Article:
MCO sparks retail market bloodbath in 2Q, could drag sales down by 9.3% in 2020 — report

KUALA LUMPUR (Sept 2): Retailers in Malaysia recorded their worst-ever quarterly performance in the April to June 2020 period, with sales contracting by 30.9% as the movement control order (MCO) forced a majority of retailers to remain shut for a prolonged period during the quarter.

The contraction was worse than expected by retailers, who had estimated their sales to shrink by 28.8%.  Following this second straight quarterly sales contraction, poorer sales and the extension of the recovery MCO (RMCO) until Dec 31, retail sales for the year are now expected to contract by 9.3%, more than the 8.7% projected earlier.

The contraction in the April to June 2020 period was far worse than the country’s economy, which saw second-quarter (2Q) gross domestic product (GDP) shrink by 17.1%.

“This year has been the worst period for retailers in Malaysia since 1987. The retail market turned into a bloodbath since the middle of March with the implementation of the MCO,” the Malaysia Retail Industry Report (September 2020) released today said. The report was compiled by Retail Group Malaysia (RGM) on behalf of the Malaysia Retailers Association (MRA).

The retail sub-sectors that were worst hit included the department store category, such as retailers like Parkson Holdings Bhd whose sales shrank by 62.3%, followed by fashion and fashion accessories stores whose sales fell by 44.2%.

Fashion retailers in Malaysia that have shut down over the past few months included Germany-based Esprit, which has closed all stores, and US-based NYX Cosmetics.

Meanwhile, sales at specialty retail stores shrank by 40.9%. These are stores that sell items like toys, photographic equipment and opticals, which had been performing well over the years.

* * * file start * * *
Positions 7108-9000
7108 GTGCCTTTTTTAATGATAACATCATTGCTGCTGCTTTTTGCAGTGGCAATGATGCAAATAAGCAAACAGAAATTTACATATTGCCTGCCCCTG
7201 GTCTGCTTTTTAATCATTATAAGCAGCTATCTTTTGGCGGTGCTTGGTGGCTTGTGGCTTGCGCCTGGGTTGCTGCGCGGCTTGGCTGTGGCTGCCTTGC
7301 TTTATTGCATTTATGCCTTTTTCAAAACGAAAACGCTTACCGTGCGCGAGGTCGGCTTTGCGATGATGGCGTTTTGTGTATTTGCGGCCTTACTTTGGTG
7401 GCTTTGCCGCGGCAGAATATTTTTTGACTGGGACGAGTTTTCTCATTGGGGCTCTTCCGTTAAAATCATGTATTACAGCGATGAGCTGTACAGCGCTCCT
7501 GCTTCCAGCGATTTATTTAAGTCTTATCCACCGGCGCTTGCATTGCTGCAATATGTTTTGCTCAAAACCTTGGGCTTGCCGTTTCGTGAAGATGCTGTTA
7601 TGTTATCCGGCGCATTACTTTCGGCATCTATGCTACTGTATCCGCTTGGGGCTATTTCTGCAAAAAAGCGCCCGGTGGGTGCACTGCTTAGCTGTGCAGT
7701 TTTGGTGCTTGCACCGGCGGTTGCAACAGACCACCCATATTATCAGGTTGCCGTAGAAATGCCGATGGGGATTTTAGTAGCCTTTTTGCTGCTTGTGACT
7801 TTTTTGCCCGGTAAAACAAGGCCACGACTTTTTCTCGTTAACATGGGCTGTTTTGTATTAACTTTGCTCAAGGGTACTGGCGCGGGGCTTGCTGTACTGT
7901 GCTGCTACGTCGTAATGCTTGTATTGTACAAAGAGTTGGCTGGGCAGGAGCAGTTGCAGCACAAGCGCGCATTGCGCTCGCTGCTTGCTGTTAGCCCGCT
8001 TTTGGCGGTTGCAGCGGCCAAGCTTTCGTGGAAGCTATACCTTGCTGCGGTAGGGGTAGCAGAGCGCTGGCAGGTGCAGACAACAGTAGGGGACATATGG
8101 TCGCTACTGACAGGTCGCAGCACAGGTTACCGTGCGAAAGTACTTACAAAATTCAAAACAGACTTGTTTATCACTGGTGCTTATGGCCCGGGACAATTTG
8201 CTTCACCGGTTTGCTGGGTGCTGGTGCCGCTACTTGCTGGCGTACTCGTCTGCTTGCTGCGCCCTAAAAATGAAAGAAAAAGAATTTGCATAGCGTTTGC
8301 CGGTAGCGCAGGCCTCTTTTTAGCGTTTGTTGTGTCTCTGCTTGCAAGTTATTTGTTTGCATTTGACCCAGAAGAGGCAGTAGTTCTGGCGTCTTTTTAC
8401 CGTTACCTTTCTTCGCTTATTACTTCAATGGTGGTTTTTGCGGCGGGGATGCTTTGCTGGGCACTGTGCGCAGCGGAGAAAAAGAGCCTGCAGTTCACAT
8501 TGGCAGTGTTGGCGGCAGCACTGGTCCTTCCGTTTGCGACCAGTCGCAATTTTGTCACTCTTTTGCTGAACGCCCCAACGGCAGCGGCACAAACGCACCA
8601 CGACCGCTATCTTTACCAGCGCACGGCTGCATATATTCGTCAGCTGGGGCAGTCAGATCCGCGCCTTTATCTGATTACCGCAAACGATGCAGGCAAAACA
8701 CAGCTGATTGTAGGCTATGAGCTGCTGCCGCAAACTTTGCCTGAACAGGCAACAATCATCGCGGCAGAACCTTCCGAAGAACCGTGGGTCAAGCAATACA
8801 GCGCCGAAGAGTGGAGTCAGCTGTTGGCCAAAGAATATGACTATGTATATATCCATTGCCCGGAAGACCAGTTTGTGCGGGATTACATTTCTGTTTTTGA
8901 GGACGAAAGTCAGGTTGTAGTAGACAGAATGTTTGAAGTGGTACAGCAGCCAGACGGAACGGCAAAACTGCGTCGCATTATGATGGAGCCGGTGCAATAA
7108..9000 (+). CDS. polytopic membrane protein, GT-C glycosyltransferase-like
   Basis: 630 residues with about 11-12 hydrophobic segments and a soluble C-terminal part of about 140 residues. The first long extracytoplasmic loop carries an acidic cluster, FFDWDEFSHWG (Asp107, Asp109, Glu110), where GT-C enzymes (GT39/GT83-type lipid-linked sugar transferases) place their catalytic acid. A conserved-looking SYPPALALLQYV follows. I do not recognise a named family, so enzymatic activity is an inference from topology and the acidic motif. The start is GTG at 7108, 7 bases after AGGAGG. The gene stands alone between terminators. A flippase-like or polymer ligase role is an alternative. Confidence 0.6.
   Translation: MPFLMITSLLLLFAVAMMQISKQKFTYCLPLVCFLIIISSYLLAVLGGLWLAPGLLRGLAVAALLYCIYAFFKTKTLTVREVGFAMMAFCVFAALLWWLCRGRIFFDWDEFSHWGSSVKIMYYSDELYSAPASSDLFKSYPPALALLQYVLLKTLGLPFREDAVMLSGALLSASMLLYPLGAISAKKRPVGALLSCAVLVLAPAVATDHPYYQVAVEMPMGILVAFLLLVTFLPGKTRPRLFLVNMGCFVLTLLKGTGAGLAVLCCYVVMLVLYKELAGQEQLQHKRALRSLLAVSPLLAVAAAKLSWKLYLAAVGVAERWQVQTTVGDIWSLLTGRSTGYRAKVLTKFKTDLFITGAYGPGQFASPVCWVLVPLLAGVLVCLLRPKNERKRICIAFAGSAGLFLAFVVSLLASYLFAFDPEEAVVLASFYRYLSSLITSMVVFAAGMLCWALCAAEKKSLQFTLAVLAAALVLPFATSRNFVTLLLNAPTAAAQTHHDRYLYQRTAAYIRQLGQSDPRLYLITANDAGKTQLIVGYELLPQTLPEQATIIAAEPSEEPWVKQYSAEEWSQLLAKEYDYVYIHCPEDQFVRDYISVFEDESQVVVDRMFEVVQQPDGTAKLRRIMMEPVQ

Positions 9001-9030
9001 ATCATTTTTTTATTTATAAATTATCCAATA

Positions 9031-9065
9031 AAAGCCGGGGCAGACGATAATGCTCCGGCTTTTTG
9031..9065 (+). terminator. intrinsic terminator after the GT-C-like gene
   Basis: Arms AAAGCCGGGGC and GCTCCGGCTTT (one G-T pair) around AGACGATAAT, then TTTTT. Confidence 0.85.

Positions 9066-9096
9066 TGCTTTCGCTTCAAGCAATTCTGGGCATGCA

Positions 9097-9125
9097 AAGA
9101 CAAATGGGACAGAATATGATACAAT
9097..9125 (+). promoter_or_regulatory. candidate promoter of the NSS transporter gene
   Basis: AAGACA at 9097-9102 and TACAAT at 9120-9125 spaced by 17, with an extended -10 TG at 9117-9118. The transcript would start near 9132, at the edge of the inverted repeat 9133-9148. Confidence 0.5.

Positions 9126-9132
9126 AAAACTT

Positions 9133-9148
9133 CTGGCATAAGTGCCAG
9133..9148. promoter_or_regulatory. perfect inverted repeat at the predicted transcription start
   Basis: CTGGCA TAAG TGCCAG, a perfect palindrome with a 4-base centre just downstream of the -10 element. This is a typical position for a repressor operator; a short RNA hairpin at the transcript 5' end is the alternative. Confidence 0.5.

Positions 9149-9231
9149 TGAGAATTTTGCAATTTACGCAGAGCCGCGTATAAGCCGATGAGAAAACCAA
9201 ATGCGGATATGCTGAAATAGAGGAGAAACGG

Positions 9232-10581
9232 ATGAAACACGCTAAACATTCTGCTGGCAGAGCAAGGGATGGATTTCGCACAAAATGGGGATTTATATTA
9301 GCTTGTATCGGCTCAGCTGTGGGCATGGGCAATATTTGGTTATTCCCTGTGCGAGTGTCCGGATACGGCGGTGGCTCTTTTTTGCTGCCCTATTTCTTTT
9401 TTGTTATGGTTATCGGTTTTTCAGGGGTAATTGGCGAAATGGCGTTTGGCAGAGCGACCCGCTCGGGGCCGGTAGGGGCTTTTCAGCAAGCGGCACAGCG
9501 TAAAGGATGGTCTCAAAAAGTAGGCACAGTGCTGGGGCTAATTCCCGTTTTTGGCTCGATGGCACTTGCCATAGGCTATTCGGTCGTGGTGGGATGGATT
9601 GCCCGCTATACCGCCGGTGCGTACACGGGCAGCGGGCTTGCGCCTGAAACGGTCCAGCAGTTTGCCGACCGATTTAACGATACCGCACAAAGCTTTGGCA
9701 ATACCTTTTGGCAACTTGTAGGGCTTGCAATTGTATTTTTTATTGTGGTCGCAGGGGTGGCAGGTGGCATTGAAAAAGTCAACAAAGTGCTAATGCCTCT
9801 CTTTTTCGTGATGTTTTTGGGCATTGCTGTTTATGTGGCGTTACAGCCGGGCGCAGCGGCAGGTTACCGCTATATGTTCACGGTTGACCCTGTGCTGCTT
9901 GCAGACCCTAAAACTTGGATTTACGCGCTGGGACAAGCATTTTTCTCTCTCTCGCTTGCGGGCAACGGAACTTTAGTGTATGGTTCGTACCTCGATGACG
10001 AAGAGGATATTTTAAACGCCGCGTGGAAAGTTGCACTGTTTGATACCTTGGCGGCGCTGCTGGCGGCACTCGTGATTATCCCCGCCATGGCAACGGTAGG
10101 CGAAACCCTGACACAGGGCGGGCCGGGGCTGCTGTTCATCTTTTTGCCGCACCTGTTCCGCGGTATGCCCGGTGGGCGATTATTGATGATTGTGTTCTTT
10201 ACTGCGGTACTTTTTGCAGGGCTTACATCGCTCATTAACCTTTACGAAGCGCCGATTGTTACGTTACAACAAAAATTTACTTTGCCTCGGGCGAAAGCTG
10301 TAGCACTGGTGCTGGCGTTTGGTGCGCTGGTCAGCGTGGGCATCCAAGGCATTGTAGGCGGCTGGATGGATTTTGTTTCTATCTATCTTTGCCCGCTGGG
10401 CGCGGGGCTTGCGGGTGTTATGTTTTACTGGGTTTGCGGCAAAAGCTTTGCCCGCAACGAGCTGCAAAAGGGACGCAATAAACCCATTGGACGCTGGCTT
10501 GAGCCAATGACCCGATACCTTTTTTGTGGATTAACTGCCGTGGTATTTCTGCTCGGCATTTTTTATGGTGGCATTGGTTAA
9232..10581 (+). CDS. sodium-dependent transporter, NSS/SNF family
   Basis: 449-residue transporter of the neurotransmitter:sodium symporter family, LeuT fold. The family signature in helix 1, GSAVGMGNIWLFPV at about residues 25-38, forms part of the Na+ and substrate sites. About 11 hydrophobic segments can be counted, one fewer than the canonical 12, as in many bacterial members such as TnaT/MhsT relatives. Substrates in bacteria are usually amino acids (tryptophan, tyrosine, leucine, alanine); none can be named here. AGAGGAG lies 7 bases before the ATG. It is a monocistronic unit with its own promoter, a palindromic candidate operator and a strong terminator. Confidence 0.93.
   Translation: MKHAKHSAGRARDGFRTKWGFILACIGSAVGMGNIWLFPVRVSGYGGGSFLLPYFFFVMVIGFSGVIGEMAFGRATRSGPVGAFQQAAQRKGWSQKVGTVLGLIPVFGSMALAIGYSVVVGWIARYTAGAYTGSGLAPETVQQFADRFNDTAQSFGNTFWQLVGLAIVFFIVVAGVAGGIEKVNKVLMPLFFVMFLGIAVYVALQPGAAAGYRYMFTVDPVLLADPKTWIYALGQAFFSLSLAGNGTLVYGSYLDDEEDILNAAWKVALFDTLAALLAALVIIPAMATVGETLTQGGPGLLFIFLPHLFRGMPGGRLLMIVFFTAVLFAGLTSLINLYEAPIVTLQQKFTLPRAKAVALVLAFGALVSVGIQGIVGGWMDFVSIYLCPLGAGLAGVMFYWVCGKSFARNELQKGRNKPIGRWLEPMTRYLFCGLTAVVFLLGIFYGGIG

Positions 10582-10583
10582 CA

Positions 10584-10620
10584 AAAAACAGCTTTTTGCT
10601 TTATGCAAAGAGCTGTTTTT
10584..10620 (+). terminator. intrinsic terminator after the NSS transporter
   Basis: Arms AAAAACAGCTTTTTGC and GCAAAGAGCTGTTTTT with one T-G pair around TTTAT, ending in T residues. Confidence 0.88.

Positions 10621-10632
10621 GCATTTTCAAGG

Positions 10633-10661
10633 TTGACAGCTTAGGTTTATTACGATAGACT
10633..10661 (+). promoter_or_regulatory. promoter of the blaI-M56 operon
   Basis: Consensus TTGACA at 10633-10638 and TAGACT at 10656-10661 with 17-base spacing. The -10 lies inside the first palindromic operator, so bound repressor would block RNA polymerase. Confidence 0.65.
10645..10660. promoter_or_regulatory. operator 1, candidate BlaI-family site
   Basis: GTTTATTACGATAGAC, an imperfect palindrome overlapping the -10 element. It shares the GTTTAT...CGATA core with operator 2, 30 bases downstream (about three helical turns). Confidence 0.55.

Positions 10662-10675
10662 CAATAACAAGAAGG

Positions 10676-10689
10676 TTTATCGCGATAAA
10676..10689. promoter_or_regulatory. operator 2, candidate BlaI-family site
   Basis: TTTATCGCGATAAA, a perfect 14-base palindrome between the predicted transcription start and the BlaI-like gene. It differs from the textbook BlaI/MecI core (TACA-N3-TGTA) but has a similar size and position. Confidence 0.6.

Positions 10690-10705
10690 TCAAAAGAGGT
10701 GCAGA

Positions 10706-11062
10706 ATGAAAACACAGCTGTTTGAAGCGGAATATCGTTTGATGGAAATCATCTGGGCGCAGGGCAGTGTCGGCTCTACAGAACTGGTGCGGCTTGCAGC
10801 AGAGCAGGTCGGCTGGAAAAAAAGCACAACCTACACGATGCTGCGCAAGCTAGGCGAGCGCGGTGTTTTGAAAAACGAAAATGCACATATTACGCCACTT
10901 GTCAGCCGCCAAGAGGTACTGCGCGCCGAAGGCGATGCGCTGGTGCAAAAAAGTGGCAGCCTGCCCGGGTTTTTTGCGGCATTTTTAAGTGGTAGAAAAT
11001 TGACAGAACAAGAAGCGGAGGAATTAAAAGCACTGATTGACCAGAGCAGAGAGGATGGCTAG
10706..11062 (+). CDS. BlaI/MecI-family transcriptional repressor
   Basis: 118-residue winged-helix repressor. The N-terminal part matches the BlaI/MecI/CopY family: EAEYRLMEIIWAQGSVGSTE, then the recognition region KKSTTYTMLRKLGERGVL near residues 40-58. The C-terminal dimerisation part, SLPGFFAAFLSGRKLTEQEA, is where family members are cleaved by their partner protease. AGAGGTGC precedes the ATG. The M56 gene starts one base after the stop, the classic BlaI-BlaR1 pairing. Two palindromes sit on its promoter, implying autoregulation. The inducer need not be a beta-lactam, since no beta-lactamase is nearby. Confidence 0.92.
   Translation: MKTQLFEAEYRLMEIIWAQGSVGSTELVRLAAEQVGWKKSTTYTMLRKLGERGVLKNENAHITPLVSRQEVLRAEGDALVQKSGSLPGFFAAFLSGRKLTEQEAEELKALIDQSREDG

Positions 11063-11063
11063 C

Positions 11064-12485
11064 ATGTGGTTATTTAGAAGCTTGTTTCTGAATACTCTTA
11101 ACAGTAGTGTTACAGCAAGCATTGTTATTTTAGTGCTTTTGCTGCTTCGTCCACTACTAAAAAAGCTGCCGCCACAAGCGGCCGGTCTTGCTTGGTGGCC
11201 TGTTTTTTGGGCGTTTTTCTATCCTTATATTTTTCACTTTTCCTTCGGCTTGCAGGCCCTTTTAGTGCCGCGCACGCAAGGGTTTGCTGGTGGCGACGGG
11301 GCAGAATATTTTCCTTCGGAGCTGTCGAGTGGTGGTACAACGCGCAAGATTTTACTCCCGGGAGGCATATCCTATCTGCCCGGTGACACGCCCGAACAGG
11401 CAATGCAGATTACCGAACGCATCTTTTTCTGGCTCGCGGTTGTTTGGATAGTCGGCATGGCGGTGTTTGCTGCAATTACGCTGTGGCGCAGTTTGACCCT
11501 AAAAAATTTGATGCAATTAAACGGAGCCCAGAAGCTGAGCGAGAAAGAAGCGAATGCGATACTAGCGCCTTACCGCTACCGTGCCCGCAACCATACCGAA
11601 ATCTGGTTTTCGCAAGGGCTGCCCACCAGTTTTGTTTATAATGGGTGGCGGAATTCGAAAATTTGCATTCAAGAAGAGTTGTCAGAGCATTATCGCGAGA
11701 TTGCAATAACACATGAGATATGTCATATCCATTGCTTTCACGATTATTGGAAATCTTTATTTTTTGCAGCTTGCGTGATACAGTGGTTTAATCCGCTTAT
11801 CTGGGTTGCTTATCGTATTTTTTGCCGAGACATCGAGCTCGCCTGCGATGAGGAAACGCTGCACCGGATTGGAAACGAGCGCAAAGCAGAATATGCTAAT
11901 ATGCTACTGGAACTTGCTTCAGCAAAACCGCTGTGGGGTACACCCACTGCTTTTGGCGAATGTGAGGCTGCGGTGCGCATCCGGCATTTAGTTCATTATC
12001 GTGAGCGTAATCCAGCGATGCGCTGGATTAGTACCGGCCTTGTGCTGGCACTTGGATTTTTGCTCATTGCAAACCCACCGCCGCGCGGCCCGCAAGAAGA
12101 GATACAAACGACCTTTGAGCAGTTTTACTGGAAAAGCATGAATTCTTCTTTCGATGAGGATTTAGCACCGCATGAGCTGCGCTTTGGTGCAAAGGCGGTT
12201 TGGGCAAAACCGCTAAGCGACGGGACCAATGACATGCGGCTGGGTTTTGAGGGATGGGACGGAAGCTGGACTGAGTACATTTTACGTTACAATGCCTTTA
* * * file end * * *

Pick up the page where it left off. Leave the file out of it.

The department store cum supermarket category declined by 34.6%. AEON Co (M) Bhd, for example, swung into a net loss of RM9.56 million for the period.

The pharmacy and personal care segment, which was allowed to open throughout the MCO period for consumers to pick up medical supplies, also saw retail sales contract by 26.2%. This retail segment has not been immune to the impact of Covid-19 as it saw outlets within malls experiencing the biggest decline in sales during the MCO period, while many retail pharmacies had to shut to cap losses.

Meanwhile, the supermarket and hypermarket category — which was also allowed to operate as usual to sell essential goods — contracted by just 9.9%.

Retail data tabulated by RGM does not include big-ticket items such as cars and houses. The data also does not include retail sales concluded via mobile phones or computers unless they are shopping sites of brick-and-mortar stores.

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